A reason to enjoy the rain


I have been loving the sound of the rain on the veranda recently, and the smell of the plants that gets so much stronger and fresher after they’ve been doused. Being under shelter as the rain falls on the roof reminds me a bit of camping at festivals, and a bit of being really young and in my dad’s workshop out the back, with its corrugated roofing and smell of cut wood and glue.

The sound of the rain also made me think about the news items there have been about forest-bathing recently, the Japanese practice of immersing oneself in nature, and research which has shown it’s good for us to have time in the wild.

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Why it’s so hard to speak up about assault

Night buses in London are wild – on busy nights you’re just grateful to catch one that isn’t full up but the things that go on in them are sometimes really sketchy. I once saw someone showing off a gun to his friends. I don’t live in London anymore but I had many a night bus journey when I did, travelling back to Camberwell in the early hours.

Melania Geyonat and her girlfriend Chris, were a couple amongst those travelling home on a night bus recently, only they got attacked on their way home, because they were two women in a relationship. The couple were verbally and physically assaulted, and they spoke out in the news about it.

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Psychology Gogglebox

There’s been a run of programmes about different sorts of mental health problem recently, and different ways of helping. I had a week where I watched lots of them: Louis Theroux on experiences of postnatal depression and psychosis, Alistair Campbell on depression, Nadiya Hussain on anxiety and David Harewood on psychosis.

Just as mental health is a spectrum, so is its coverage. The purpose and filming practices of these programmes are in stark contrast to reality TV shows that have also been in the news lately, in relation to their effects on participant mental health:  Jeremy Kyle’s show in particular, but also Love Island.

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What if PMs had job interviews?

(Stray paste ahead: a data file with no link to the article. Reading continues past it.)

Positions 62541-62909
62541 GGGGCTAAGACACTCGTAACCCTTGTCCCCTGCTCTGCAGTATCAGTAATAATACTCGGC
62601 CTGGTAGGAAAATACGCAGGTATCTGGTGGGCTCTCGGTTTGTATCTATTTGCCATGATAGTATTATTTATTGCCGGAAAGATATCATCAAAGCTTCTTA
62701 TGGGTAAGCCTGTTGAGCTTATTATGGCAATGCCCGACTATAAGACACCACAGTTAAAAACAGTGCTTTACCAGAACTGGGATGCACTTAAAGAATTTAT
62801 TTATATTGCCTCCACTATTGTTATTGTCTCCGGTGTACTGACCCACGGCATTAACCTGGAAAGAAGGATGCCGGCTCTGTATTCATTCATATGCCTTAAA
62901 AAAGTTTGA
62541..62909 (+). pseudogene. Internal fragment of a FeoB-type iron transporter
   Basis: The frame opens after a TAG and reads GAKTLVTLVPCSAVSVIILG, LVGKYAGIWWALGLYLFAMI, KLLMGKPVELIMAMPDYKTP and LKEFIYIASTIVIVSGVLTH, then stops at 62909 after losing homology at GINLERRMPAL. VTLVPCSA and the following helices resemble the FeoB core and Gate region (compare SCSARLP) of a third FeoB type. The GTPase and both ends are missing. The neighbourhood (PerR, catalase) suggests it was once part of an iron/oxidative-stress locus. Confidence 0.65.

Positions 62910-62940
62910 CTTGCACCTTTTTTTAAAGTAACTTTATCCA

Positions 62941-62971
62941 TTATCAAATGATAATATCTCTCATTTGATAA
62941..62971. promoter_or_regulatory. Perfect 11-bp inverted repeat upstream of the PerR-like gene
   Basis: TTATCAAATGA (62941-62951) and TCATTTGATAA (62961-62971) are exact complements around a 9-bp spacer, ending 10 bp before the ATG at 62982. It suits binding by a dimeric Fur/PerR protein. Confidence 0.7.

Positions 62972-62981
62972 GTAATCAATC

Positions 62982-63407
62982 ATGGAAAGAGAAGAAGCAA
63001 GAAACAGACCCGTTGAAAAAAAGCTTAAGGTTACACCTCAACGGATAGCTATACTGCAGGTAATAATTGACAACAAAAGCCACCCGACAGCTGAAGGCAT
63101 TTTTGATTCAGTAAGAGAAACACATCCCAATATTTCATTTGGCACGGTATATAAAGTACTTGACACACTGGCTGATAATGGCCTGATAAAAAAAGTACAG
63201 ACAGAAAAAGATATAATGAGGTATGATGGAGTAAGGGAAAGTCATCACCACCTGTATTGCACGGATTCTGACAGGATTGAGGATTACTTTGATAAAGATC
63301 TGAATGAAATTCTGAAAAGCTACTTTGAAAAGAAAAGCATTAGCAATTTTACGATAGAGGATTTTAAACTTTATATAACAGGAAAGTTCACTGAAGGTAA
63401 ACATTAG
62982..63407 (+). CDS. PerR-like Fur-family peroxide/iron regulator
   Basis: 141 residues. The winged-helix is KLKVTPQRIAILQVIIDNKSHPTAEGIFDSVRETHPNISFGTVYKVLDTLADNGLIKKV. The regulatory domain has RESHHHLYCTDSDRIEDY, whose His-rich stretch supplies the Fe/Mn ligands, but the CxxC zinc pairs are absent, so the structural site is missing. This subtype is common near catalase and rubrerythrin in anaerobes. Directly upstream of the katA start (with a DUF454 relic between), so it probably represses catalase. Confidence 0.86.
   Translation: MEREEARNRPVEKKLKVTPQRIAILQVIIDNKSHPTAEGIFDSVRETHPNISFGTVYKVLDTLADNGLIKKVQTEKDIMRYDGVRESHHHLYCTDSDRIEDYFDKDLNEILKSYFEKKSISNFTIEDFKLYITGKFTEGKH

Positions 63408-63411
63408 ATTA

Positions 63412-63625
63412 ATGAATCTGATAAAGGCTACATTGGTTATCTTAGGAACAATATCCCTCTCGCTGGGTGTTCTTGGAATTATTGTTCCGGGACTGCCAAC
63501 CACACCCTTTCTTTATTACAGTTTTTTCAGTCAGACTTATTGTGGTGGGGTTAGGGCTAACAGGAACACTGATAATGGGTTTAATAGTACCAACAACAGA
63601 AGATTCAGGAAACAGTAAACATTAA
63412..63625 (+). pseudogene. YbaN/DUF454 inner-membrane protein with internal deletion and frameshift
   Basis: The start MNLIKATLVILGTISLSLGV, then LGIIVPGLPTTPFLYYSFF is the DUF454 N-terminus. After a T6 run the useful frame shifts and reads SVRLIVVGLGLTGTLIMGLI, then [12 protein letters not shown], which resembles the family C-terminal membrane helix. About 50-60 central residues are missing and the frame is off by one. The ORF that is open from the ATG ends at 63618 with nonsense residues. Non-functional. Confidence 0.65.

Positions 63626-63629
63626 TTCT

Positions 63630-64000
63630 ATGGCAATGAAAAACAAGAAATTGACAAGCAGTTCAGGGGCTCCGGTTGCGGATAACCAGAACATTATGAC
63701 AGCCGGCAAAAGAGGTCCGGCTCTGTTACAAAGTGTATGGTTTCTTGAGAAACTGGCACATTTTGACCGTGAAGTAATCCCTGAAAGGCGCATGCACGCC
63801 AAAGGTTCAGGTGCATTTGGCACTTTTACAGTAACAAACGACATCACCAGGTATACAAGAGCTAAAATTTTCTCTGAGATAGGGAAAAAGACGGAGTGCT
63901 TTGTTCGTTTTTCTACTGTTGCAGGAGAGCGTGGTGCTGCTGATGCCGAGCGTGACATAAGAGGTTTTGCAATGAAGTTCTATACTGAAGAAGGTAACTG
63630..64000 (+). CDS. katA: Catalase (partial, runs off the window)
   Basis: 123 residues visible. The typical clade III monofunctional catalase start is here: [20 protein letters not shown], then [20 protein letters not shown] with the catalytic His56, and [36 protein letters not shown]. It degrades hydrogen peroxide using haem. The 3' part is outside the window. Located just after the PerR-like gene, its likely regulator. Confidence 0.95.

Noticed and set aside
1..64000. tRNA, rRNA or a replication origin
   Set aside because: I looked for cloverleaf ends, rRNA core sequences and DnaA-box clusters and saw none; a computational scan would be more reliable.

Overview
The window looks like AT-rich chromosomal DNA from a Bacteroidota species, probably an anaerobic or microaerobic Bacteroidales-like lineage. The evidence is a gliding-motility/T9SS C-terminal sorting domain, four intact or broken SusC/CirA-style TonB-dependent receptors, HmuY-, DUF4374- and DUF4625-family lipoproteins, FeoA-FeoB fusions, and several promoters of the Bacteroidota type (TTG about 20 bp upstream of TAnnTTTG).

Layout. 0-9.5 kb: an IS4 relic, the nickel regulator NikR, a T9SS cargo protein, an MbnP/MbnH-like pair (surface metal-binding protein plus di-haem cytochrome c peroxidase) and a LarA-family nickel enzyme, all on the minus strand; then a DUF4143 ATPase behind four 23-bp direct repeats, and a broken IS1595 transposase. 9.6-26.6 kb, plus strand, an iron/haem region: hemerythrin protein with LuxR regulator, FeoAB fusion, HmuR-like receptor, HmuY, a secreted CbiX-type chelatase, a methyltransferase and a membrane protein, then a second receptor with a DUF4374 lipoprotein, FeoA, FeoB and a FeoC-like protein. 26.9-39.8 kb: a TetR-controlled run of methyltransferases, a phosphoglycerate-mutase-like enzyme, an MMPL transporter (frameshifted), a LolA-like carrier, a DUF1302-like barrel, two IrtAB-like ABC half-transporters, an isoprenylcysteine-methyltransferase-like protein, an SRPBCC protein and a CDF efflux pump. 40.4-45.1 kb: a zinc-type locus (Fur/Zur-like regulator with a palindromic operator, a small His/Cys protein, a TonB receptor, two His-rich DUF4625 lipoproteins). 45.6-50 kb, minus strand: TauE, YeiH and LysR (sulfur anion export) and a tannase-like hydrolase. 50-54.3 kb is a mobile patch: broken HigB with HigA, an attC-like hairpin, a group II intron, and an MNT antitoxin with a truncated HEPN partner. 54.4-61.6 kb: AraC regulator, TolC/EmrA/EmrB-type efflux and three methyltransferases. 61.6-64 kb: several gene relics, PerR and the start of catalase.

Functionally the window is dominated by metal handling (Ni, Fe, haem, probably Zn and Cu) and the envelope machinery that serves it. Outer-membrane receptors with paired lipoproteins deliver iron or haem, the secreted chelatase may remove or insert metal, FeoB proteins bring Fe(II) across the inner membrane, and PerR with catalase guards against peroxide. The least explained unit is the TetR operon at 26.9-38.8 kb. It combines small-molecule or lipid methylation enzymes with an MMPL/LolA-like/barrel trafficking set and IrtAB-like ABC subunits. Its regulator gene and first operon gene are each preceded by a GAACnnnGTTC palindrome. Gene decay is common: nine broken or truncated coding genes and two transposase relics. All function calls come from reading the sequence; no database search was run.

Leadership has been splashed all over the papers this long weekend, in various contexts, one of them being the ever-increasing numbers putting their hand up to be considered in the running for leader of the Tory party and the top job in government.

It’s a funny type of recruitment process.

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Where have all the playtimes gone?

A study published last week by UCL Institute of Education and the Nuffield Foundation found that over the last 25 years children aged 5-7 have 45 minutes less break time than before, and 11-16 year olds have 65 minutes less. 

The erosion of playtime is unsurprising, given the increasing focus on exam results and school league tables over the last 25 years. I imagine it’s just a case of teachers trying to fit more and more into the school day.

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What can we learn from Eighth Grade?

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I watched Eighth Grade last week. It’s a cracker of a film – and it has Enya in the soundtrack (personal teenage fave). One of the things I liked so much was how brilliantly it captures the awkwardness that I remember from a lot of situations you have to endure as a teenager. There’s a great example of this in a pool party that the main character goes to – and the whispered phone call she makes to her dad to come and get her.

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